Vancouver’s waterfront is incredibly recognizable.
The Port of Vancouver, with its huge orange cranes, container forest, and skyscraper-sized freighter visits, is a big part of that.
It has long been a major port for Canada, the largest on the country’s west coast with massive amounts of industrial and light industrial activity.
Rewind 134 years ago and it’s both the same and very different.
Taken in 1888, this photo shows a part of Vancouver that any local would recognize today. It is from the intersection of Seymour and Cordova streets, looking northeast. That’s where the Waterfront Station stands today (although it wasn’t built until 1914).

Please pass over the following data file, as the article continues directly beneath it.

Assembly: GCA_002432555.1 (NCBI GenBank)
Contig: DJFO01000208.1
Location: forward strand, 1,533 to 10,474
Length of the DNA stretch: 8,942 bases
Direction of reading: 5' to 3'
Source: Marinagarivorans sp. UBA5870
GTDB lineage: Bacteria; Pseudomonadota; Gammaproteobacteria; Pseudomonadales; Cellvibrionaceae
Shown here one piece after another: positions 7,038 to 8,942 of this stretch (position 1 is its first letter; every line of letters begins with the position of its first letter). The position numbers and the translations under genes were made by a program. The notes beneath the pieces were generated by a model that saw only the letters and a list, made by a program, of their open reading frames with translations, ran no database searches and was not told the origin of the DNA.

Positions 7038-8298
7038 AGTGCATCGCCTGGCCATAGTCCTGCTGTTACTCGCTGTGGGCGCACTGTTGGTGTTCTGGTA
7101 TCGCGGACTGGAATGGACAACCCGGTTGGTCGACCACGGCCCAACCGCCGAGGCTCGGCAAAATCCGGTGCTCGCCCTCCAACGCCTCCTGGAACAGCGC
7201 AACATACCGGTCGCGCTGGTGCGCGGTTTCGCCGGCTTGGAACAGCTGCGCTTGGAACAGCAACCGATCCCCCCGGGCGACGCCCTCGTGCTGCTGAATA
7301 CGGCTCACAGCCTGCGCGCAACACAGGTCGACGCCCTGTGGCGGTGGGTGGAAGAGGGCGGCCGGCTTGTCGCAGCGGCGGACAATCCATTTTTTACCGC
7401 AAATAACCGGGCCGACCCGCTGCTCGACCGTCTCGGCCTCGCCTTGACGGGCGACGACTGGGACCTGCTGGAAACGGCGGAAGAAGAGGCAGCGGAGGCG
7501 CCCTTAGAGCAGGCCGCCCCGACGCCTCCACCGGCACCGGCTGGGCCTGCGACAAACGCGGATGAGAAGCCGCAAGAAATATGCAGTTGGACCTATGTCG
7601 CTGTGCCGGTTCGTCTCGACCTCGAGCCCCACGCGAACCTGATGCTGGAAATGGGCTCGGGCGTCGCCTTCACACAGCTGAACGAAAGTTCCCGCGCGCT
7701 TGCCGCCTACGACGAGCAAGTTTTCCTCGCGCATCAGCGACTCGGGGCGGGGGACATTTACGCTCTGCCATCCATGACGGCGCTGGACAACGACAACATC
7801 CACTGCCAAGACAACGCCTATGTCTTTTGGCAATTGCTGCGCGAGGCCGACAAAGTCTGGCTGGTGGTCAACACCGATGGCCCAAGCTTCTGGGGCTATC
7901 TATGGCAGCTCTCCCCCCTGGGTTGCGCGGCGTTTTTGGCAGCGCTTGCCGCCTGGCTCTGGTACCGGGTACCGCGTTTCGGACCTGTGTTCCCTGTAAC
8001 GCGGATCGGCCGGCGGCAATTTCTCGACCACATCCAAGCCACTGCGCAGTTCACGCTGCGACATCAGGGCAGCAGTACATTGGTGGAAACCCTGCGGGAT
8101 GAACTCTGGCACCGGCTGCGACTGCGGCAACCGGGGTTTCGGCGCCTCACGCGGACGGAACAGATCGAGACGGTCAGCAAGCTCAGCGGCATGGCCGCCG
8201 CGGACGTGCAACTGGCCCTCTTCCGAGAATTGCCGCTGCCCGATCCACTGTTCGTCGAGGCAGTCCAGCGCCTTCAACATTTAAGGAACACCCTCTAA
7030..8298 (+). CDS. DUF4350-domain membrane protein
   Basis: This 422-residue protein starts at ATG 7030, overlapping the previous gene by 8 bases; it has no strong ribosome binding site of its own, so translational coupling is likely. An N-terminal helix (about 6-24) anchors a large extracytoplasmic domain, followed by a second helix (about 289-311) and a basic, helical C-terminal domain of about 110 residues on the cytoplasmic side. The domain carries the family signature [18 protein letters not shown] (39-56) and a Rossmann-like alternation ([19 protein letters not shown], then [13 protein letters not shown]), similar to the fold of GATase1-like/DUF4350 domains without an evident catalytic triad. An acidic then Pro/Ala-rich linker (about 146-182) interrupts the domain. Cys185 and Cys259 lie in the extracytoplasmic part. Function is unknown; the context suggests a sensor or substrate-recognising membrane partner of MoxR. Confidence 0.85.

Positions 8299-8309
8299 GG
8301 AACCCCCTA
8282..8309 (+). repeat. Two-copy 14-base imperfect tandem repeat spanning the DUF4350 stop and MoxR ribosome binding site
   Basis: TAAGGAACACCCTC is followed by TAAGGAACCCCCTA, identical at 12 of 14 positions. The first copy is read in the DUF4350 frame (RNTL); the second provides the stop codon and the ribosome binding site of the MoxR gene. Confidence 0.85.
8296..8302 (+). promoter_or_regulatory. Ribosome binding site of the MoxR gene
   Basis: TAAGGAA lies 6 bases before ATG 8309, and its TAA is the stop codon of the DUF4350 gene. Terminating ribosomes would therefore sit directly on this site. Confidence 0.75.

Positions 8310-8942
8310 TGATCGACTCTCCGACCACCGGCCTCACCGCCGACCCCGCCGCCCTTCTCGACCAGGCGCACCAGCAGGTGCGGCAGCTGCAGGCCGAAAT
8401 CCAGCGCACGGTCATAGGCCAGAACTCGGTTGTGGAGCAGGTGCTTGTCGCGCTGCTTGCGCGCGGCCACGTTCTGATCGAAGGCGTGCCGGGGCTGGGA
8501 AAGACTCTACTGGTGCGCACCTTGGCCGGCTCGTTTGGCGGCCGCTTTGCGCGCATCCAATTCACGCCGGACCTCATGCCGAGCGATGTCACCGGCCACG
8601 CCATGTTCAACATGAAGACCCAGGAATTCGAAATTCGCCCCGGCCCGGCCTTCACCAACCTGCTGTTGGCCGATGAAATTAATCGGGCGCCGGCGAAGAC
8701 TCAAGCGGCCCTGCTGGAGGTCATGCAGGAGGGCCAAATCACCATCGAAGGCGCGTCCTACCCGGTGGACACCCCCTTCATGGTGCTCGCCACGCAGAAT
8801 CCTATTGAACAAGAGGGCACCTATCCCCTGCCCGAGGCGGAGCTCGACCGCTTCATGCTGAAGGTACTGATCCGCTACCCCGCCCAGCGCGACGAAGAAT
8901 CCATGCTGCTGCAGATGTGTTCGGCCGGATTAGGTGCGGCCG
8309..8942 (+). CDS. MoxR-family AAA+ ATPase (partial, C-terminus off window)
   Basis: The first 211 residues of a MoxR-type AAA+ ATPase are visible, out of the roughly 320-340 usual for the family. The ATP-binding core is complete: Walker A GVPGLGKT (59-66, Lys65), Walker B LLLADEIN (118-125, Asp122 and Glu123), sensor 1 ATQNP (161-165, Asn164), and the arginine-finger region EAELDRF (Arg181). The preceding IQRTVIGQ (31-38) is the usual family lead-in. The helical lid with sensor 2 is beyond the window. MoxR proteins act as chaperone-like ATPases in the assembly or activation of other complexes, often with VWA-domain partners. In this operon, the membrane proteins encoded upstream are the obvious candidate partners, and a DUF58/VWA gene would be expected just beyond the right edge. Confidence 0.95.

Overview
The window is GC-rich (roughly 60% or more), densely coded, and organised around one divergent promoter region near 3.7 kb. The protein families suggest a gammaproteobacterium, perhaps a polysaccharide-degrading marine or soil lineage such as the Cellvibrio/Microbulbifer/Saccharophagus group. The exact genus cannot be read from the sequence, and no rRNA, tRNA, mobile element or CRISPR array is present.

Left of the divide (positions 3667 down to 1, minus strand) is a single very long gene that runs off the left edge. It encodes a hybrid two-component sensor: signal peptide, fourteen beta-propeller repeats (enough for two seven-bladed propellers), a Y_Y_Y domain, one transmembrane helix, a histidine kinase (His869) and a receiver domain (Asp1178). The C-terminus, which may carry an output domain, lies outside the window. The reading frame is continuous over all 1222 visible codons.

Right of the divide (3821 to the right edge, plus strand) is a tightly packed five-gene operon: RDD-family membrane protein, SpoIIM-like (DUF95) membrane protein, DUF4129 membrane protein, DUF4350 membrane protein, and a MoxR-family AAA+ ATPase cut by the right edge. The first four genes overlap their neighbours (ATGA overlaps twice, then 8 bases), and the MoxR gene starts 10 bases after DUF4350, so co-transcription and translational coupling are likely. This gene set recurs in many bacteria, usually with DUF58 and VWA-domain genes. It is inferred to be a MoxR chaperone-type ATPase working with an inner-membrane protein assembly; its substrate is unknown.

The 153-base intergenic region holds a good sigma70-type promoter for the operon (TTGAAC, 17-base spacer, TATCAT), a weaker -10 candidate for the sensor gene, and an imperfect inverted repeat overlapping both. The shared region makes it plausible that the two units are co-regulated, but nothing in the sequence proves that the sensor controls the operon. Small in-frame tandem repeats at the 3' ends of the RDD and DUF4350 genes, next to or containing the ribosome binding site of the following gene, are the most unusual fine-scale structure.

Looking past where the large brick building now stands, you can see the harbor as it was in the early days of the city.
Logs are stacked, a steam engine can be seen along the shoreline, and what appears to be a sailboat (or at least one that sometimes relies on the wind) is docked in the distance. Closer to the photographer, it seems that a barge rests near the shore. It is not clear if it is an ancestor of a current famous barge.
Instead of large industrial facilities and CRAB Park, there are small warehouses and shacks scattered along the shoreline.
In the foreground, a banner on a building advertises something for Canadian Pacific Railway, though exactly what it is is unclear. The railway had only been in operation for about a year at the time; the first passenger train arrived in May 1887.